Qr8’s Founder, Dr Michele Squire, is here to explain more about sun protection and Melasma.
Melasma is a frustrating and emotionally distressing skin condition that causes brown or grey-brown patches to appear on the face, particularly on the cheeks, nose, forehead, chin, and upper lip. Unfortunately, melasma is considered a chronic skin disorder, and there is no known cure.
Treating it can be a challenge, as over-the-counter fading products are generally ineffective (including fan favourite, Vitamin C!), microneedling is not an evidence-based treatment for this type of pigment, and many laser and light-based treatments, and peels, may initially fade the pigment only for it to come back darker than before.
However, there is hope for those suffering from melasma! At Qr8, we successfully treat many patients with melasma, helping to both fade pigmentation and minimize its return in the long term. Our topical treatment creams are considered the gold standard for melasma treatment in the scientific literature.
But getting a science-backed fading treatment is only half the story! After treating thousands of patients with melasma, we know the single most critical factor for treatment success and maintaining results is proper sun protection, and using evidence-based sunscreens that are known to help in melasma. This is because melasma pigment is exquisitely sensitive to both visible light and UV radiation from the sun.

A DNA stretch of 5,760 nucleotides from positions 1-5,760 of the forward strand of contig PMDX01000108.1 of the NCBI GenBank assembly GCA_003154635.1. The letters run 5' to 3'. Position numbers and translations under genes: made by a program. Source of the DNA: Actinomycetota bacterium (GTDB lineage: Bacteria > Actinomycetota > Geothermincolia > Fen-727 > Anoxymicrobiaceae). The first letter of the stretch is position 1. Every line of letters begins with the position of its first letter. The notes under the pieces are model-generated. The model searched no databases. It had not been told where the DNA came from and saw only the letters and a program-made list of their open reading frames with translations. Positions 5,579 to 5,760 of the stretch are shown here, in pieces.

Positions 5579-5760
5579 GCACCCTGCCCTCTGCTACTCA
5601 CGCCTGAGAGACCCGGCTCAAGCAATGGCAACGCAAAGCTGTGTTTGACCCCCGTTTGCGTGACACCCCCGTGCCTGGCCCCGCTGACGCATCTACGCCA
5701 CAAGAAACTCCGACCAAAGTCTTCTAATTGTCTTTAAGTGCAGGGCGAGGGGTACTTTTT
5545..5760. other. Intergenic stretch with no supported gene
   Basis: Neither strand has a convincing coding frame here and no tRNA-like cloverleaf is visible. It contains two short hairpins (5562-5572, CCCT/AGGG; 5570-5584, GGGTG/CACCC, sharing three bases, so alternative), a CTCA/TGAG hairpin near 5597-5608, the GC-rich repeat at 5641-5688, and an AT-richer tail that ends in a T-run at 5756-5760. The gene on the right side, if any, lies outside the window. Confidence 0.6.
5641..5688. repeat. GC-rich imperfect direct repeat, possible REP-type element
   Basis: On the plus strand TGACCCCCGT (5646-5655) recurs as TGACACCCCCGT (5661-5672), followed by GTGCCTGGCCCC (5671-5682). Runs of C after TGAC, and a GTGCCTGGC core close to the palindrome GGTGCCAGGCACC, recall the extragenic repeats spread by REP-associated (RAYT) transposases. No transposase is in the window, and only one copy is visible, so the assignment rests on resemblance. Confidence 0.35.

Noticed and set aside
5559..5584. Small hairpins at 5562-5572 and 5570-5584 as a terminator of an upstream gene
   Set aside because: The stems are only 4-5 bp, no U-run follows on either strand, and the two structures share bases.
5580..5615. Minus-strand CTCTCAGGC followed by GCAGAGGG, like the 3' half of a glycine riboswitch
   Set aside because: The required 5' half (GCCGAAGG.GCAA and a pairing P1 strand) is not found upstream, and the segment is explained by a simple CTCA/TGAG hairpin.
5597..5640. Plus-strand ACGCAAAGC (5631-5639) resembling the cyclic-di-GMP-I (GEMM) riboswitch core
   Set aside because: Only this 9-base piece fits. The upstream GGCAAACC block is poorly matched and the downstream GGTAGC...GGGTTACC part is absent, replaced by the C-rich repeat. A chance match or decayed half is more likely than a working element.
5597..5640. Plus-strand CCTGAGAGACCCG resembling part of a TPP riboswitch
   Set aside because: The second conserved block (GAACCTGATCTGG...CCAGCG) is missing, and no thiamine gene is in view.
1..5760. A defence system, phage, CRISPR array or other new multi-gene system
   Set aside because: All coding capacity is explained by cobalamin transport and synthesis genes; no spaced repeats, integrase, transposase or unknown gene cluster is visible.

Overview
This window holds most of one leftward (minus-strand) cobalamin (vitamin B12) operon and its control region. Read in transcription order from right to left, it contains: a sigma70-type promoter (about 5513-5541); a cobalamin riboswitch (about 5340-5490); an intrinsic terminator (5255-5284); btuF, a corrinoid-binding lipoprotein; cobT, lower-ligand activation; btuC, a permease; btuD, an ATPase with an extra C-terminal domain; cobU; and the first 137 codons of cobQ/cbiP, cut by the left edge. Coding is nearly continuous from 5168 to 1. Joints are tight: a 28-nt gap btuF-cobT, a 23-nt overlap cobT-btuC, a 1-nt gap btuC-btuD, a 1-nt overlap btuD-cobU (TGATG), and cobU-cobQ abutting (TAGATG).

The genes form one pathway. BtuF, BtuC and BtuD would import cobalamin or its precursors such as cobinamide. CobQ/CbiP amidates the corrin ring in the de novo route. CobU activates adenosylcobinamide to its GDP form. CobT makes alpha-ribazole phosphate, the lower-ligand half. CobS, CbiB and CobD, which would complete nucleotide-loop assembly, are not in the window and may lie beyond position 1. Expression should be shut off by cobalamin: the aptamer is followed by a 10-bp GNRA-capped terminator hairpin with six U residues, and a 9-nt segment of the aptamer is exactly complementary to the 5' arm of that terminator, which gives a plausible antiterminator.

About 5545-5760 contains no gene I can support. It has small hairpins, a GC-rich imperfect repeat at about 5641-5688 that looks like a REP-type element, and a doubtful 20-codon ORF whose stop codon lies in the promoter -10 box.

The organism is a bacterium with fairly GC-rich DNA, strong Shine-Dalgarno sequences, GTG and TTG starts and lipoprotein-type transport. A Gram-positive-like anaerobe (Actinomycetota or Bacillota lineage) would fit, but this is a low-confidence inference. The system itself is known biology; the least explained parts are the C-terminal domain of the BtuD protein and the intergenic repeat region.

What are the types of UV radiation and how do they affect the skin?
There are three types of UV rays: UVC, UVA, and UVB. We don’t need to pay much attention to UVC rays as they are blocked by the atmosphere and don’t make it to the earth’s surface. UVA rays make up 95% of the UV radiation that reaches the earth’s surface. They penetrate deep into the lower layers of skin (the dermis) and are mostly responsible for the formation of free radicals and collagen breakdown that leads to skin aging. These rays are particularly troublesome as they don’t produce any burning or heat and vary only slightly in winter, meaning your skin is exposed to them all year round without you knowing. To make matters worse, they also penetrate through glass, so your office windows and your car’s windscreen offer little protection.
UVB rays make up the remaining UV radiation reaching the earth, and they are responsible for sunburn (‘B’ for ‘burning’, ‘A’ for ‘aging’). Together, UVB and UVA are equally responsible for causing sun cancers.
What about visible light? And blue light?
UV radiation is invisible to the human eye, but visible light from the sun is also problematic when it comes to melasma and more extensive pigmentation. Recent evidence shows that melasma pigment is exquisitely sensitive to blue-violet wavelength in the visible light spectrum. Blue light is the portion of the visible light spectrum with the shortest wavelength (400–495 nm) and greatest energy. It causes issues with pigmentation, but also causes redness, damaging Reactive Oxygen Species (ROS), and pro-inflammatory chemicals to increase in all skin types, especially darker skin tones.